Risk & Compliance

Ex-Valeant CFO Denies ‘Improper Conduct’

Howard Schiller says he is not to blame for the incorrect recognition of $58 million in revenue that has caused Valeant to restate its financial re...
Katie Kuehner-HebertMarch 21, 2016

Former Valeant Pharmaceuticals CFO Howard Schiller on Monday struck back at the troubled drugmaker after it said his “improper conduct” had contributed to the misstatement of financial results.

Valeant has said it will restate its results for 2014 and 2015 after determining that about $58 million in sales to specialty pharmacy company Philidor were incorrectly recognized when drugs were delivered to Philidor rather than when they were dispensed to patients.

In a news release Monday, Valeant pinned some of the blame on Schiller, who resigned as CFO in June 2015, and former controller Tanya Carro.

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“The improper conduct of the company’s former chief financial officer and former corporate controller, which resulted in the provision of incorrect information to the [audit] committee and the company’s auditors, contributed to the misstatement of results,” it said.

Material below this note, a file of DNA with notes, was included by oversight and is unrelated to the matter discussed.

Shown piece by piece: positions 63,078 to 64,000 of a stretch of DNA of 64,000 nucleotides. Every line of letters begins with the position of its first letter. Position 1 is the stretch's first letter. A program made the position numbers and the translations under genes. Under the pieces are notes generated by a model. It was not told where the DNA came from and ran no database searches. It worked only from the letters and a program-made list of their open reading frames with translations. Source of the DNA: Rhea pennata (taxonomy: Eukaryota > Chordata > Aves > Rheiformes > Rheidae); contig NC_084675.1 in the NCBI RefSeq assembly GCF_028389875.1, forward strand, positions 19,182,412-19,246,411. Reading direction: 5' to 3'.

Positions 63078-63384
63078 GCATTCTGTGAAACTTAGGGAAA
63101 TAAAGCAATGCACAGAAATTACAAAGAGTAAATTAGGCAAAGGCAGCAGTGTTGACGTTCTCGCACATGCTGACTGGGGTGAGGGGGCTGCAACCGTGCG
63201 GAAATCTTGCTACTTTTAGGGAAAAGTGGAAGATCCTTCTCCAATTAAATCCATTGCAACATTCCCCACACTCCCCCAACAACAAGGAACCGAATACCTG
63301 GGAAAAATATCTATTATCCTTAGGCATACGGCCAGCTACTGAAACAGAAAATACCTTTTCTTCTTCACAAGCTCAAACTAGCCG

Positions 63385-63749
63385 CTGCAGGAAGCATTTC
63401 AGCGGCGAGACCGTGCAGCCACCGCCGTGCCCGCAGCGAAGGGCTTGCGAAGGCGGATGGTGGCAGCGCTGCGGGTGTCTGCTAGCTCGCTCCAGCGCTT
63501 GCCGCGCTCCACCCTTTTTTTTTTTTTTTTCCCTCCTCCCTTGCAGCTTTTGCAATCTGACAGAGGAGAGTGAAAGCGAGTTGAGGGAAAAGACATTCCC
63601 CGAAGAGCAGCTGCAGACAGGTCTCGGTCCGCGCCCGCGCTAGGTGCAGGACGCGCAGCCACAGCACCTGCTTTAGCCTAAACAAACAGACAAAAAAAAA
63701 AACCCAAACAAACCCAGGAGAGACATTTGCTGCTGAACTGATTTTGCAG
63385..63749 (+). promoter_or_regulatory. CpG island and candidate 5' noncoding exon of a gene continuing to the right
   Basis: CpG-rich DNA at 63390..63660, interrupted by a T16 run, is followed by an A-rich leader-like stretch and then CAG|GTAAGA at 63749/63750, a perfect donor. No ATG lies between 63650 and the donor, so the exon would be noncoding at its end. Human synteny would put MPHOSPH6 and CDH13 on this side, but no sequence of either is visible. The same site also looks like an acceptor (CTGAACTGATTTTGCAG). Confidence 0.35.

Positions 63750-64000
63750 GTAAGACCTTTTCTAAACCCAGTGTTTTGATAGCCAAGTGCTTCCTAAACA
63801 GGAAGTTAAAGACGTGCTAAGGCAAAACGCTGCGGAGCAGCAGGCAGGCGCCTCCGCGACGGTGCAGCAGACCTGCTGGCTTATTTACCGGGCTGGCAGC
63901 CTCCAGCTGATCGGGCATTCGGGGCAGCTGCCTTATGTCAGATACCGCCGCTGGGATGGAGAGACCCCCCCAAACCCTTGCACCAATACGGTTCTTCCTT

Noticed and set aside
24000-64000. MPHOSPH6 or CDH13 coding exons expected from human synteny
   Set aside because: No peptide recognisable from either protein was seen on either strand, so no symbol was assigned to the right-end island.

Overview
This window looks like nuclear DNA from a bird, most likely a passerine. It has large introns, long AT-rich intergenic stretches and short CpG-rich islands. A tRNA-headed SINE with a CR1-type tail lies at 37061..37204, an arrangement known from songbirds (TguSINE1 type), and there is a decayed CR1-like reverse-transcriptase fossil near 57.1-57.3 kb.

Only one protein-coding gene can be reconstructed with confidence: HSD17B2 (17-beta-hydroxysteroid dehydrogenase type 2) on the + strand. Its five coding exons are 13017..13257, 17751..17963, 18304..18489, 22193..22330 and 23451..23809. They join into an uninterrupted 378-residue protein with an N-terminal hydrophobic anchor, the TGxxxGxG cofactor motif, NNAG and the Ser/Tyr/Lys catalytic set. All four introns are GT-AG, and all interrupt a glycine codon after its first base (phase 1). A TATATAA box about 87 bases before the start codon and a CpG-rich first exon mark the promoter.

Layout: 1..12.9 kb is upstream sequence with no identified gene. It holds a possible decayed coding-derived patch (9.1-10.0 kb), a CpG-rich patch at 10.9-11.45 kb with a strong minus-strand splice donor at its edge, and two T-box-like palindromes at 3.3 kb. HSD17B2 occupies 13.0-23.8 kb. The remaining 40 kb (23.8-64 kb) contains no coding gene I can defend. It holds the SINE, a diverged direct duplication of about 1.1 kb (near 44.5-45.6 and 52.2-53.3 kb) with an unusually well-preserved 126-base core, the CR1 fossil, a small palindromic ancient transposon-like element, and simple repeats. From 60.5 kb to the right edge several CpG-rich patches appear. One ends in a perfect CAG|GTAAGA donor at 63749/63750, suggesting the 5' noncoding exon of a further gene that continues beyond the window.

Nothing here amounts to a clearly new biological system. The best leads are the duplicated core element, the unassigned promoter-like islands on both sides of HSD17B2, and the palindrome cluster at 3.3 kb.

Schiller responded later Monday that he did not engage in any improper conduct related to any restatement of revenue and he never provided any incorrect information.

The accounting treatment for the Philidor sales “was the result of a careful and reasoned accounting decision made by the company’s corporate controller based on what she considered to be complete and accurate facts,” he said in a statement.

The exchange between Schiller and Valeant was part of a hectic day in which the company also announced it was replacing CEO J. Michael Pearson and adding billionaire investor William Ackman to its board.

Katharine Stevenson resigned from the board to create a vacancy for Ackman after Schiller refused to step down.

Valeant has lost almost three-quarters of its value since August amid scrutiny of its drug pricing practices (it had a policy of buying old drugs and then raising their prices), distribution system, and accounting. Former employees and others have said Philidor used aggressive tactics to get insurance companies to pay reimbursements for Valeant’s drugs.

“[T]he tone at the top of the organization and the performance-based environment at the company … may have been contributing factors resulting in the company’s improper revenue recognition,” Valeant said Monday.

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